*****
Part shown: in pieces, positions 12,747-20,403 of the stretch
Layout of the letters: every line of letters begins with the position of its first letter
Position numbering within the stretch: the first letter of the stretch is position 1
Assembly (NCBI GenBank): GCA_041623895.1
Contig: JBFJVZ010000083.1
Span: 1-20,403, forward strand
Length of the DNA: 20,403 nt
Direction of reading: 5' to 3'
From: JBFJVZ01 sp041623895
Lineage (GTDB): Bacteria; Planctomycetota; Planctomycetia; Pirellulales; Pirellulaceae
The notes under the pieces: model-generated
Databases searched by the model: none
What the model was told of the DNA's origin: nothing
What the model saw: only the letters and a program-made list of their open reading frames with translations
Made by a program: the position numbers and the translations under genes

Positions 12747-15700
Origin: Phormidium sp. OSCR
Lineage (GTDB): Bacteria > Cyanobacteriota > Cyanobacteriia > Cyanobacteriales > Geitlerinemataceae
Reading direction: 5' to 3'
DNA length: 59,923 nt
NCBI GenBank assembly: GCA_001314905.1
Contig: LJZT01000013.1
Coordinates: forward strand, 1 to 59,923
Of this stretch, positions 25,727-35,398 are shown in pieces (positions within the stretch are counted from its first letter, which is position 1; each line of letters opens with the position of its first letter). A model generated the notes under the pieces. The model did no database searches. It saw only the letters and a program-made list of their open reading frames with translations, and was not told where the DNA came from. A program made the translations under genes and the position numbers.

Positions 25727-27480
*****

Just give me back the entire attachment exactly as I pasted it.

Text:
Part shown: in pieces, positions 12,747-20,403 of the stretch
Layout of the letters: every line of letters begins with the position of its first letter
Position numbering within the stretch: the first letter of the stretch is position 1
Assembly (NCBI GenBank): GCA_041623895.1
Contig: JBFJVZ010000083.1
Span: 1-20,403, forward strand
Length of the DNA: 20,403 nt
Direction of reading: 5' to 3'
From: JBFJVZ01 sp041623895
Lineage (GTDB): Bacteria; Planctomycetota; Planctomycetia; Pirellulales; Pirellulaceae
The notes under the pieces: model-generated
Databases searched by the model: none
What the model was told of the DNA's origin: nothing
What the model saw: only the letters and a program-made list of their open reading frames with translations
Made by a program: the position numbers and the translations under genes

Positions 12747-15700
Origin: Phormidium sp. OSCR
Lineage (GTDB): Bacteria > Cyanobacteriota > Cyanobacteriia > Cyanobacteriales > Geitlerinemataceae
Reading direction: 5' to 3'
DNA length: 59,923 nt
NCBI GenBank assembly: GCA_001314905.1
Contig: LJZT01000013.1
Coordinates: forward strand, 1 to 59,923
Of this stretch, positions 25,727-35,398 are shown in pieces (positions within the stretch are counted from its first letter, which is position 1; each line of letters opens with the position of its first letter). A model generated the notes under the pieces. The model did no database searches. It saw only the letters and a program-made list of their open reading frames with translations, and was not told where the DNA came from. A program made the translations under genes and the position numbers.

Positions 25727-27480